Is Dark Chocolate Good or Bad for Bodybuilding? A Coach Answers

Reviewed By :

The health benefits of dark chocolate are often publicized in mainstream media, but you may be wondering whether these apply to bodybuilders.  As a certified nutrition coach, I’ve dug into the topic to break it down.

Key Takeaways

  • Dark chocolate is good for bodybuilding because it contains fat and fiber (10 and 4 grams per 30 grams respectively), two ingredients that help you feel satiated and improve your ability to stick to your diet. Since dark chocolate has little protein (1 gram per 30-gram serving), other meals should have a lean protein.
  • Despite the satiating effects, dark chocolate is also great for bodybuilders on a bulk.  Most people can easily eat more than one serving of dark chocolate, adding a few hundred calories to their total intake to promote weight (and muscle) gain. For reference, one serving of dark chocolate has 160-170 calories.
  • Dark chocolate can also be a good pre-workout snack. However, it’s best to pick one with 50-60% cocoa, as these provide more carbs for fuel. You should also limit it to one serving to avoid getting too much fat, which can slow down digestion and lead to stomach distress while working out.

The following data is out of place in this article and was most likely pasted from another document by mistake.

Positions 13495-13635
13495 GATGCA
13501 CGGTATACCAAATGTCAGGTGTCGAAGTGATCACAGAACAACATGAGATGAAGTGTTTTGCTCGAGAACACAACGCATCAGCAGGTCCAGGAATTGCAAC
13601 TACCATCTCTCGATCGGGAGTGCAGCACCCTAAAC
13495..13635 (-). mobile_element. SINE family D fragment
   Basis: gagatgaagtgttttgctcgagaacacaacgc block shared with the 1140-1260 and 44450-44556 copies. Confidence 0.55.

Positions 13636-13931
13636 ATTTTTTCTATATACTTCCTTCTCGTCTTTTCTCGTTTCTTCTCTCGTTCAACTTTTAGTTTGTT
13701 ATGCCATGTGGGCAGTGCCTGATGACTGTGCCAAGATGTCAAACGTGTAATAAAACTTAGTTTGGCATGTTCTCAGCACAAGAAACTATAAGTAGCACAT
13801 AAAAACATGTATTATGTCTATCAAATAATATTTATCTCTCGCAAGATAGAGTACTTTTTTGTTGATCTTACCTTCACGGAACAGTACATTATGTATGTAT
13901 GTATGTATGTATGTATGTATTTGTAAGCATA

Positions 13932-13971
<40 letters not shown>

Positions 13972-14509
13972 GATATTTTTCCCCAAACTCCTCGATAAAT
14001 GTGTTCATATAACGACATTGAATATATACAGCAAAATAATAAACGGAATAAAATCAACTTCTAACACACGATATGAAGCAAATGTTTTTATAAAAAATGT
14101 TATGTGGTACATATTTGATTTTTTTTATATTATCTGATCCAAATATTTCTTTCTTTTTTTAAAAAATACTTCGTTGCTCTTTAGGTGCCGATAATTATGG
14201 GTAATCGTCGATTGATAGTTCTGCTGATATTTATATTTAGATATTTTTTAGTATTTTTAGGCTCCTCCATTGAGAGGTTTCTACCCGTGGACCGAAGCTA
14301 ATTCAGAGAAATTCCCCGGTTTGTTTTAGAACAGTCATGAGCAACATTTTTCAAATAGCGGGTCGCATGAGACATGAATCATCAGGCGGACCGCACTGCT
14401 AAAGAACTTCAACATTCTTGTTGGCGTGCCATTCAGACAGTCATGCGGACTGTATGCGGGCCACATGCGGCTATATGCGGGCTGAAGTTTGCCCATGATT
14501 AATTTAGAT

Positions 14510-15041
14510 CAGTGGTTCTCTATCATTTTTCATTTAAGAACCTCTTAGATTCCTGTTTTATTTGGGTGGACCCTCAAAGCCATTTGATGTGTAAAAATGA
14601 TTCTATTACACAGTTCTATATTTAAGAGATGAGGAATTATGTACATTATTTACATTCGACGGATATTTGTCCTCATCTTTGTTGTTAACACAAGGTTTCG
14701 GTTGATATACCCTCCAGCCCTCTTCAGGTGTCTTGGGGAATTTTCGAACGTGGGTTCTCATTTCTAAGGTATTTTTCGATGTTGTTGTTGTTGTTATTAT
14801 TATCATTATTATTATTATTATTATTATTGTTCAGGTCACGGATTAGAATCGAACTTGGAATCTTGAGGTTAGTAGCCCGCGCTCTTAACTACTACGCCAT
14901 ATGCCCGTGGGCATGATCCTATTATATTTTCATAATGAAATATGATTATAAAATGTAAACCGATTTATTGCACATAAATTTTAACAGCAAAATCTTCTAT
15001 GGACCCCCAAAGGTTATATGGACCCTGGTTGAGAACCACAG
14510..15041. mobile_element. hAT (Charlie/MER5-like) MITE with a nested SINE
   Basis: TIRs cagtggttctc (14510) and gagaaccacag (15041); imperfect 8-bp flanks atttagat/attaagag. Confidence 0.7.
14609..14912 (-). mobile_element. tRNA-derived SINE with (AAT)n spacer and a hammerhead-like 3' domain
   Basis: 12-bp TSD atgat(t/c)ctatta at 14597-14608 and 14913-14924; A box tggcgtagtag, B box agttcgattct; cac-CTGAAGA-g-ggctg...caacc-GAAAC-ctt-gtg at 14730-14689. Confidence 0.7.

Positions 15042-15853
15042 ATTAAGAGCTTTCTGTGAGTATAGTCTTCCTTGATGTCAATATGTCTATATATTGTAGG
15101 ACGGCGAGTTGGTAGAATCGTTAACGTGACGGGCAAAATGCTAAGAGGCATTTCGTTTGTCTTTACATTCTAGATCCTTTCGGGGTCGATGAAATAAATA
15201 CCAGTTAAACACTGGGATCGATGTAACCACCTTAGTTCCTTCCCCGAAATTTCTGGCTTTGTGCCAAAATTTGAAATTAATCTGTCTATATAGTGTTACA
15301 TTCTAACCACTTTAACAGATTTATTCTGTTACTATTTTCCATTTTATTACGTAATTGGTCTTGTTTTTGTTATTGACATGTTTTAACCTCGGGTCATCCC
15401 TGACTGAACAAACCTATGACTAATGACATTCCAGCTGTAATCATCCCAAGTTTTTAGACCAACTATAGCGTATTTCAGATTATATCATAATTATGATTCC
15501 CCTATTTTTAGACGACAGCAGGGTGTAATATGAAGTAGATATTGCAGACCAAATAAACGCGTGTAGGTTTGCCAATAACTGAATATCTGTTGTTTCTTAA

Dark Chocolate: Overview

dark chocolate for bodybuilding

Dark chocolate includes any chocolate with 50-90% cocoa. 

However, the most popular in-store options are 60%, 70%, and 85%. 

The nutrition information for these is as follows:

Dark Chocolate (30 gram Serving)CaloriesProteinCarbsFat
60% Dark Chocolate1602g18g10g
70% Dark Chocolate1703g14g12g
85% Dark Chocolate1653g11g14g

As you can see, as the percentage of dark chocolate increases, the number of carbs decreases, and the number of fats increases. 

This information is essential when we start talking about the pros and cons of dark chocolate for bodybuilding.  

4 Pros of Eating Dark Chocolate For Bodybuilding

pros of eating dark chocolate for bodybuilding

1. Can Make It Easier To Lose Weight